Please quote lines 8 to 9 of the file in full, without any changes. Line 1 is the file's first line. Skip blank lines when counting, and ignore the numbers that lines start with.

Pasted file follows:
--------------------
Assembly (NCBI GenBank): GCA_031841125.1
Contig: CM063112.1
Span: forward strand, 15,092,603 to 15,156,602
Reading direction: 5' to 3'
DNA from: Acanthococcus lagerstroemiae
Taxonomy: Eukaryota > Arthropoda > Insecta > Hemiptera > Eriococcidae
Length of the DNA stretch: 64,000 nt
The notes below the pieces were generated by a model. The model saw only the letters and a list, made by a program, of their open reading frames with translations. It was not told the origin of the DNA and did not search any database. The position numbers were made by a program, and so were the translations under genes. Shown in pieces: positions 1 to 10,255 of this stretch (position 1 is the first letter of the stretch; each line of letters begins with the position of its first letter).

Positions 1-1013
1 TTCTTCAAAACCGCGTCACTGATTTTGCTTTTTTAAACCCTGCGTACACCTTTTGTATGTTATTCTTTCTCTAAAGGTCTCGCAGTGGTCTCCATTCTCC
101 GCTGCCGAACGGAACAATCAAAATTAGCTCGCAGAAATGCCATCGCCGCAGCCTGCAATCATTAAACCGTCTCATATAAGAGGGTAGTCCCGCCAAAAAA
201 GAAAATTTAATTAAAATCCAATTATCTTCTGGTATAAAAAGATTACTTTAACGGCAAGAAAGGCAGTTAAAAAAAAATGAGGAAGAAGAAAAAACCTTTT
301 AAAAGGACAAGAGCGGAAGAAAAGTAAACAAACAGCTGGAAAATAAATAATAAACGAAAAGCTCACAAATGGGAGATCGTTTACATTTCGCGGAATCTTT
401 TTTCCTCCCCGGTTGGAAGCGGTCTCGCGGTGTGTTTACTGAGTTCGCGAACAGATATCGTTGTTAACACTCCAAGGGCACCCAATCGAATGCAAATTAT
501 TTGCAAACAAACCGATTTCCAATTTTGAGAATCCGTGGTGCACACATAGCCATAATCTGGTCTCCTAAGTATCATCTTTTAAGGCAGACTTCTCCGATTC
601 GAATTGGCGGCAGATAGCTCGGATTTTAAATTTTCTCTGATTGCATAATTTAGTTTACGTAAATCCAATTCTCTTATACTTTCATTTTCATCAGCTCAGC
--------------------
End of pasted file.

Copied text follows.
The notes below the pieces were generated by a model. The model saw only the letters and a list, made by a program, of their open reading frames with translations. It was not told the origin of the DNA and did not search any database. The position numbers were made by a program, and so were the translations under genes. Shown in pieces: positions 1 to 10,255 of this stretch (position 1 is the first letter of the stretch; each line of letters begins with the position of its first letter).

Positions 1-1013